Being Santa


“Santa played properly is a beautiful thing!” – Ray Eldridge, the roaming Santa of Meadville, who personified the role for many years from the 1980s through the early 2000s.

I broke the cardinal rule of writing over Christmas. I wrote for publication, I wrote for an editor, I wrote  suppressing my better judgment of the story in hopes for it to be cleaner, so that, in the long run, it would get the story published. And it didn’t even work.It didn’t get published in the paper and seemed to be somewhat lost in cyber-space

So today I write again free of any of that, in hopes that people get a chance to read this story about a nice man and his wife portraying icons that are being portrayed by the thousands, but not portrayed the way this man and woman do each year.

Tony Rice, of Oil City, knows that he has been playing Santa now for 17 years. He knows this because, on the Saturday before Christmas, the young 18 year-old woman sitting on his lap asking Santa for college tuition instead of any toys, was only one the first time she sat on his lap as he donned the red suit his first time.

Davis visited the home of Jim and Julie Heasley in Oil City to sit with the children and hand out presents, something he has done every year since the Heasley’s oldest daughter, Rachele  was only a baby.

Davis’ wife Dottie joined him a year later as Mrs. Claus and they have been a team ever since.


“I’d get handed a baby, the next year that baby was crawling around, the year after that they are trying to crawl up on my lap to tell me what they want for Christmas,” Davis said describing how he has watched the children grow up.

Davis said that it amazes him the things he hears from the people who sit on his lap and confide their wishes to Santa.


“The other day a little boy looked up at me and I asked him ‘what do you want for Christmas?'”

The little boy asks if Santa can bring his dad back home.

“Where is he?” Davis asks.

The little boy answers “He died!”

Davis grabs his chest as he tells this story. “What do you say to that?”

The 74-year-old retired – jack of all trades and Vietnam veteran says he has heard a lot of stories over the years.

His sidekick and wife of 47 years listens closely and tries to help. She told that little boy that ‘his dad is always with him wherever he goes.’

“You have to think fast with your answers,” Davis said.


“My payment for this isn’t monitory,” he said. Davis dons his suit several times during the holiday season, portraying Santa for a variety of groups and organizations.

“Going into nursing homes and you see someone, 85 or 90, sitting there on the side of their bed looking down and depressed. And then they see the red suit … their eyes light up and they get up and give you a hug. One person hugged me and said ‘I thought I would never see you again.’  That is my payment.”

Davis has hundreds of stories like this one. Another he told took place 3 or 4 years ago at a local retirement home. He said a man was being visited by his sister when he walked into their room. The sister asked if she could take a picture of Santa with her brother.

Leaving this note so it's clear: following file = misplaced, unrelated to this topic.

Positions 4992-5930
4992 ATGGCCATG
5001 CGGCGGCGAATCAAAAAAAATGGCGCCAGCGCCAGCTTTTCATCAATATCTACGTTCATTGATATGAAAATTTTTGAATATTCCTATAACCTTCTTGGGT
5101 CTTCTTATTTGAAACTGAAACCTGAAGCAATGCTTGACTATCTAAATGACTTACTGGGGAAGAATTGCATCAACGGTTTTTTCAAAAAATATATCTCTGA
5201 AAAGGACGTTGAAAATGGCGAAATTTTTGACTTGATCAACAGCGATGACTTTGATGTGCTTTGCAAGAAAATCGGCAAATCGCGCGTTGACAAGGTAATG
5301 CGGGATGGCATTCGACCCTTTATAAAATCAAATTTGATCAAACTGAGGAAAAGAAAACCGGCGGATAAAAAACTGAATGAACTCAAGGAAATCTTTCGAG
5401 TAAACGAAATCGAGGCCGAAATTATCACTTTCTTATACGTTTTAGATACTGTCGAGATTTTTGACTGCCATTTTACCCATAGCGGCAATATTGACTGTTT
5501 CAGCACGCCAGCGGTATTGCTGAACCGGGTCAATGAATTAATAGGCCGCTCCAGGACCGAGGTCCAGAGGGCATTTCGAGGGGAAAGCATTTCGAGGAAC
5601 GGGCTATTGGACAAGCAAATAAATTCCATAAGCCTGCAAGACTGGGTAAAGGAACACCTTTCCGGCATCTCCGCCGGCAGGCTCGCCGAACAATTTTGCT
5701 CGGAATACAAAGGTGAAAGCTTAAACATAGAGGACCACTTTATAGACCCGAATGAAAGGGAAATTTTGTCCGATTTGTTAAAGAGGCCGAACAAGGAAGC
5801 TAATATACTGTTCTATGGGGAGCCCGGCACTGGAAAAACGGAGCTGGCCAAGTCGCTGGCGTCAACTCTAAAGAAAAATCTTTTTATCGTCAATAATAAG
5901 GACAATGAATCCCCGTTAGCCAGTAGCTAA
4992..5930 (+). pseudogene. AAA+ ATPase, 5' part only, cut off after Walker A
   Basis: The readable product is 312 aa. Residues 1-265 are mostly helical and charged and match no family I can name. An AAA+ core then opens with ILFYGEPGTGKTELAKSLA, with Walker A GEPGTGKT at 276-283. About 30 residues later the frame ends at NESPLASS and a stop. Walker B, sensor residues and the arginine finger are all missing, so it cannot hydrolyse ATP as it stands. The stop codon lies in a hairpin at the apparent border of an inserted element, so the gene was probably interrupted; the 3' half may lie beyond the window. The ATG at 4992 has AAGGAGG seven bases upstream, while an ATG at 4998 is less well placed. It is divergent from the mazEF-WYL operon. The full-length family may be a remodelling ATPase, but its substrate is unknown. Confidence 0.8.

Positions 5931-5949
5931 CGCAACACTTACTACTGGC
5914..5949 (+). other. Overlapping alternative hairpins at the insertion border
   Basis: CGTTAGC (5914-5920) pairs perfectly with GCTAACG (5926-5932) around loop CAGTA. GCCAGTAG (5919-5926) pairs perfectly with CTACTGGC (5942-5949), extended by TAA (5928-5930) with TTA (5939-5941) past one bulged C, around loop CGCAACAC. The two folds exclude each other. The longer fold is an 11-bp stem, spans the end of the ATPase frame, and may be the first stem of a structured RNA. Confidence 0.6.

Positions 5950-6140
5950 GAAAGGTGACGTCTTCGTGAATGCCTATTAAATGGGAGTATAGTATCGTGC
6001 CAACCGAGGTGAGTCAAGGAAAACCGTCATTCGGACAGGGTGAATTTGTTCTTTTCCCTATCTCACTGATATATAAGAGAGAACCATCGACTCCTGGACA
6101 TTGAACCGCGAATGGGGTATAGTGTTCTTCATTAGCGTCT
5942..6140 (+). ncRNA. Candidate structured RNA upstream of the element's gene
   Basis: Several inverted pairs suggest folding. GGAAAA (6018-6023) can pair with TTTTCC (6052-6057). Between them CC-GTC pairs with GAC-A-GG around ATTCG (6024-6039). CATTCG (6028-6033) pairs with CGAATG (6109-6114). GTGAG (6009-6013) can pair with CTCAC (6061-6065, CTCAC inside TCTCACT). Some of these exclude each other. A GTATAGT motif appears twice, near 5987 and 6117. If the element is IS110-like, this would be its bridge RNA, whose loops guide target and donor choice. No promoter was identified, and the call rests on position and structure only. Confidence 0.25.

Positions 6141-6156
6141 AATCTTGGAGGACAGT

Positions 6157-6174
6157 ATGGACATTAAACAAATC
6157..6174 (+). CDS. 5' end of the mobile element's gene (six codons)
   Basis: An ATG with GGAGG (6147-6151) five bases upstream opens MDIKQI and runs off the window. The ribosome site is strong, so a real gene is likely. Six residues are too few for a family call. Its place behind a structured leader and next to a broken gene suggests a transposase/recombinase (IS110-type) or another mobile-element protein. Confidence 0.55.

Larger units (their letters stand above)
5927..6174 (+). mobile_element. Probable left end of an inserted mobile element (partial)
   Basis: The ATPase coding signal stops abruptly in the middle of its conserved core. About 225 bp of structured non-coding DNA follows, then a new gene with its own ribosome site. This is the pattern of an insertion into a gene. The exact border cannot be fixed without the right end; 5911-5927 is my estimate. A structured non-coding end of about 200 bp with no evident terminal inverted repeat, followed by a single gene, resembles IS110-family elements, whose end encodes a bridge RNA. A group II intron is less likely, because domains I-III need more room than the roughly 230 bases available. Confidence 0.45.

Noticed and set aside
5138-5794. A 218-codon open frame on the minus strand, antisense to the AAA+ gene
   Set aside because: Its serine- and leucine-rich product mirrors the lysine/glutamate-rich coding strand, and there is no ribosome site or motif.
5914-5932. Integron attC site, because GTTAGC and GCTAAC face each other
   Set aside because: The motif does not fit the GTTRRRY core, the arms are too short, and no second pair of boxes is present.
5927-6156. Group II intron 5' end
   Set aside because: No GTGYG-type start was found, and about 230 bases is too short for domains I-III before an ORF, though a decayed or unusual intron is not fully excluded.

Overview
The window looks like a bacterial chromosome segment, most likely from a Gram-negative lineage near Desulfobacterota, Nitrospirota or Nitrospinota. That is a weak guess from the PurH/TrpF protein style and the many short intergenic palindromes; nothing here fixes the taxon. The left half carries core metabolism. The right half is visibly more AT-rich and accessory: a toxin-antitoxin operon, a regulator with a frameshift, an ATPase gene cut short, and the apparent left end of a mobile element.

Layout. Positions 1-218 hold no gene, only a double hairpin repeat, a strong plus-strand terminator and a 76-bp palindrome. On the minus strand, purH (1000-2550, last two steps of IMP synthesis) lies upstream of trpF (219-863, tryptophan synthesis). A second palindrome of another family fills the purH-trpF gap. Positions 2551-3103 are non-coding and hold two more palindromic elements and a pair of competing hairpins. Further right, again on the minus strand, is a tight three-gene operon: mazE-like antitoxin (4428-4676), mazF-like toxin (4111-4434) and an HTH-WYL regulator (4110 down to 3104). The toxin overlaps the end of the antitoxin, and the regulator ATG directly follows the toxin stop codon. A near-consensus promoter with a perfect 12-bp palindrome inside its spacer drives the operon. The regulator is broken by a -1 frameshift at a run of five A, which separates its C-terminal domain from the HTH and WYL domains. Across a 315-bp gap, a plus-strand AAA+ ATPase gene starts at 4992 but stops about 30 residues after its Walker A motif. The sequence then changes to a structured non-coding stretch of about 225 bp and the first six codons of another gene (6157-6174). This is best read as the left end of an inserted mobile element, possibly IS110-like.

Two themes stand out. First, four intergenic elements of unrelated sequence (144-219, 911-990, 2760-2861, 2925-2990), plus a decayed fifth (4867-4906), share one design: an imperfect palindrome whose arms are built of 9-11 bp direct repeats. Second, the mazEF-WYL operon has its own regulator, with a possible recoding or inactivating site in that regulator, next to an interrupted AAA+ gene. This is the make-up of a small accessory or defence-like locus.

“The man couldn’t lift his head, so (Mrs. Claus) and I bent down to get close to him and she took a picture. (Mrs. Claus) said, ‘take another one,’ and this time she planted a kiss on [the mans] cheek and he smiled.”

Tony said that he saw the woman a month or so later and learned that the man had passed away. She told him what that picture meant to her and the family.

“It was the only time she saw him smile in a year,” she told him.


“There are things you hear doing this that will tear your heart out, but there are some things that give you so much joy you cannot even contain it.”


It’s not just a role reserved for Christmastime, Tony is recognized all year long.

“I might be in shorts and a cut off T-shirt and I hear ‘Hi Santa!’ I laugh and just go with it,” he said. On Saturday, as he was packing up his car to head to a party, a car pulled up beside him and the rear window rolled down and there was a young girl smiling from ear to ear.

“Hi honey. How are you? Are you ready for Christmas?” he asks as if he knows who it is.

“That happens all the time. I have no idea who that is. I don’t care. I love it.” he said.


At the Heasley house, the Saturday before Christmas, around 20 children and almost as many adults took turns sitting on Santa and Mrs. Claus’ laps for conversation and snapping a few cell phone pictures. “That one is going on Facebook,” said one of the teenagers to another teen sitting on Santa’s lap.

They took turns sitting on Mrs. Claus lap too.


“We have a ball,” Tony said.

“No, we’re just nuts,” replied Dottie (Dorothy Rice aka Mrs. Claus.) “We’re just never going to grow up.”


What started out as a fun thing to try 17 years ago, is taken a little more seriously now. The Davis’s have more than one outfit, a few spare hats, a custom made belt, bells and tons of candy. “We’re diabetic and we can’t even eat the stuff, but we have tons of it!” he said about the candy …. laughing.


“It’s the way you present it,” Davis said about being Santa. He said you can’t fake it and you just have to present yourself authentically.


“Years ago,” Julie Heasley said, “the neighbors across the street had kids who saw Santa as they looked out the window over at our house. He(Davis) saw them an he would not leave without going over to their house to say hello!”

“He’s the real thing,” added Jim Heasley.


They both are.